Bit of good news, "...Banks best positioned for a weak economy and extended low interest rates include American Express(AXP_), Wells Fargo(WFC_), JPMorgan Chase(JPM_) BB&T(BBT_) and U.S. Bancorp(USB_), according to Morgan Stanley's analysts, because they have flexibility to manage net interest margins, keep costs down and return capital to shareholders in the form of dividends or share buybacks....
This must be a profit taking day, if the market sells off today, and takes BBT below 20, I will sell some more puts.
Words to live by.
There is still reason to believe that the market will sell at some point within the next few days, even though it is way oversold, and, by and large, earnings and guidance have been positive.
The European governments are going to have to add a balanced budget and cut spending if they want the ECB to give them money. The ECB must be run by the Tea Party. You know, those nasty people who have that devilish ability to add and subtract.
I do have this question, if they are banning short selling for some European Banks, does that not sound like what happened here before the Lehman fall, and, all that other mess?
Straddle makes a lot of sense today - challenge to find decent buy-ins (and sells) on each side. Good luck!
The entertaining part is the contrasting comments from competing talking heads who have the business objective of capturing ears and eyeballs.
Following the -20% debacle in 1987 I recall one somewhat honest pundit predicted "The market will go up or down, unless it stays the same."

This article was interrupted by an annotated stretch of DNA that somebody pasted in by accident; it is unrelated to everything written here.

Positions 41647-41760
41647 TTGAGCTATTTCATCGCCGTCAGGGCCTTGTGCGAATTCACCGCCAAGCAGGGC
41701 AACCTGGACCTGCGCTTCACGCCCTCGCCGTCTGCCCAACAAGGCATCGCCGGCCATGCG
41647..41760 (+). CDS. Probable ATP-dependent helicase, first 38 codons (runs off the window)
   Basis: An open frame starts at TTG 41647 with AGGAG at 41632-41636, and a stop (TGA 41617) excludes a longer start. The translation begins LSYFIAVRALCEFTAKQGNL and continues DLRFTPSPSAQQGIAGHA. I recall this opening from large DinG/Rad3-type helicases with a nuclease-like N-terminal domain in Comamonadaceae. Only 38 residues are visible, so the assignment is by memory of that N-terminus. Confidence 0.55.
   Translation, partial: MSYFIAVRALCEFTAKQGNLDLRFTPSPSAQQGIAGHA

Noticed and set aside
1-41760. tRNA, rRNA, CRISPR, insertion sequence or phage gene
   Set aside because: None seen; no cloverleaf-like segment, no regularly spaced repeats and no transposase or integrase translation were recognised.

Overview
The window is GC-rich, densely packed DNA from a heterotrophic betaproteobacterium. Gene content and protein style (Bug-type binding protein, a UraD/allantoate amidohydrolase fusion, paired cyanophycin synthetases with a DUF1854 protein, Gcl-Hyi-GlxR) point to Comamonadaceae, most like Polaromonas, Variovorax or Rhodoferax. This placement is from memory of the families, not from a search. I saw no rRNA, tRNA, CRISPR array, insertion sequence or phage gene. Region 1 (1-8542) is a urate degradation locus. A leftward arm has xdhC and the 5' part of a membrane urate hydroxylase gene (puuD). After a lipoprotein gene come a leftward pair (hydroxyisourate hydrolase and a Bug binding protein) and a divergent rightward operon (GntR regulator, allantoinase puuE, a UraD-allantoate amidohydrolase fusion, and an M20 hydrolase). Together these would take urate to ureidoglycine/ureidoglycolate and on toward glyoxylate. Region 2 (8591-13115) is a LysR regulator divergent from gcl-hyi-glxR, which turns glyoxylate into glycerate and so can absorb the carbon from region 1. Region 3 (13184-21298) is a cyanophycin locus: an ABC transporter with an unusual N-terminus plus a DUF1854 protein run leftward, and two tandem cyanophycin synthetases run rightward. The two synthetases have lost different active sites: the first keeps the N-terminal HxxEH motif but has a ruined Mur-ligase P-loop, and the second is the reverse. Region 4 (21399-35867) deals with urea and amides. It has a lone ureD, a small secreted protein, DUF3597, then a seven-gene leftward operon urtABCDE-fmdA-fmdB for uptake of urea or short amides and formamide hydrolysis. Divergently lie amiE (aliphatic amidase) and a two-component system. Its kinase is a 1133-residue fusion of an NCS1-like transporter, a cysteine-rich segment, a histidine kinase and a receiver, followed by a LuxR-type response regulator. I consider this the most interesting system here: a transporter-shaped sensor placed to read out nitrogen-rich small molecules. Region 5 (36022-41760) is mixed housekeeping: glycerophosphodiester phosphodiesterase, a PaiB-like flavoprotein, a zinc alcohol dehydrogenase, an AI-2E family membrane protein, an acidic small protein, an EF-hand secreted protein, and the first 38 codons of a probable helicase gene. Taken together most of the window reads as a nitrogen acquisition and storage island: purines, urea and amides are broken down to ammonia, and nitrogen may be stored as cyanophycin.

I do believe it is time to add for long-term holdings, but a bite at a time - not all at once.
I sold some ITM puts the other day, so far so good.
I am still holding onto the puts I bought, though.
I guess you could say, I am long and short at the same time.
What a week, now the question is, how long does it last, and, if someone hic-ups, does the market sell off another 500 points.
The S&P downgrade was a farce. Almost every major bond investor, including nations looking for reserve currency, have rendered the market equivalent of a "dope slap" to the satrap at S&P who bullied his partners into using their stature to play politics.
The sell-off was a panic, more over sold than a prostitute at a sailors's convention.
Today was the correction but schizoid as evidenced by the wild gyrations. We are still down a bunch from a week ago. Likely 23-24 is a reasonable short term trading range given the general paranoia. Where it goes from there is conjecture, anyone's guess.
How many people on this board (all 4 of you), think todays rally was an ambush laid out by the hedge funds.
I know this seems beyond possible, but, hedge fund managers are quit clever, and, when they move in unison, have the money power to do this.
What did they rally on, people like me, who were short.
Anyway, as I have said before, don't fight old mo, mo wins everytime.